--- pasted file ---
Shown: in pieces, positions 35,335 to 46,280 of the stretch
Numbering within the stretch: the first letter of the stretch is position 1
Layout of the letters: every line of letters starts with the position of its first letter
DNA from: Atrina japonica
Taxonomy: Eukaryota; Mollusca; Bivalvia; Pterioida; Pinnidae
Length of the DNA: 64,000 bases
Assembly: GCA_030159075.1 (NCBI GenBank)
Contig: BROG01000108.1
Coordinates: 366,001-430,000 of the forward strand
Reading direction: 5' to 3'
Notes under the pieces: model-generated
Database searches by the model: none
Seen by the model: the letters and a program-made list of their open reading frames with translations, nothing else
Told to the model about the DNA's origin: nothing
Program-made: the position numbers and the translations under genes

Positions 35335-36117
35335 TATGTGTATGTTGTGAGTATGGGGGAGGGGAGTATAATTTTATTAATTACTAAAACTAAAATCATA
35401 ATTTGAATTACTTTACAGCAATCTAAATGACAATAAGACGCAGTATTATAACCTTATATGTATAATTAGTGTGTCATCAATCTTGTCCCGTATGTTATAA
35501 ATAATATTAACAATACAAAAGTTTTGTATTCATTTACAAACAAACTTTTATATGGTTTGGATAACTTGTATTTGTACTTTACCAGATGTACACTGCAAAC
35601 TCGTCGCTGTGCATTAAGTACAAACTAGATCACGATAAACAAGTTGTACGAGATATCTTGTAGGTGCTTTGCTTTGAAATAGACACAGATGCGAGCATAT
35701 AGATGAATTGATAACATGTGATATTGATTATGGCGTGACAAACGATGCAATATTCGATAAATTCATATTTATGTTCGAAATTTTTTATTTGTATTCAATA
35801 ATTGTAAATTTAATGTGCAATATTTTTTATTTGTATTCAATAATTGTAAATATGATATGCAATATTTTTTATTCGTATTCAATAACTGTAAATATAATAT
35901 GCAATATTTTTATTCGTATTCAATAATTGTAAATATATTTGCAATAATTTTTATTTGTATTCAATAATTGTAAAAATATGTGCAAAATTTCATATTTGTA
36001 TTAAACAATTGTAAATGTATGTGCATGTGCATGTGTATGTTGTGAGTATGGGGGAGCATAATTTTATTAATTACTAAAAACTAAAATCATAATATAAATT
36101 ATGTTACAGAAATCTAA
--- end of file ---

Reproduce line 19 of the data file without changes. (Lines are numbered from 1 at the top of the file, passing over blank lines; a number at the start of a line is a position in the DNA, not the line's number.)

35501 ATAATATTAACAATACAAAAGTTTTGTATTCATTTACAAACAAACTTTTATATGGTTTGGATAACTTGTATTTGTACTTTACCAGATGTACACTGCAAAC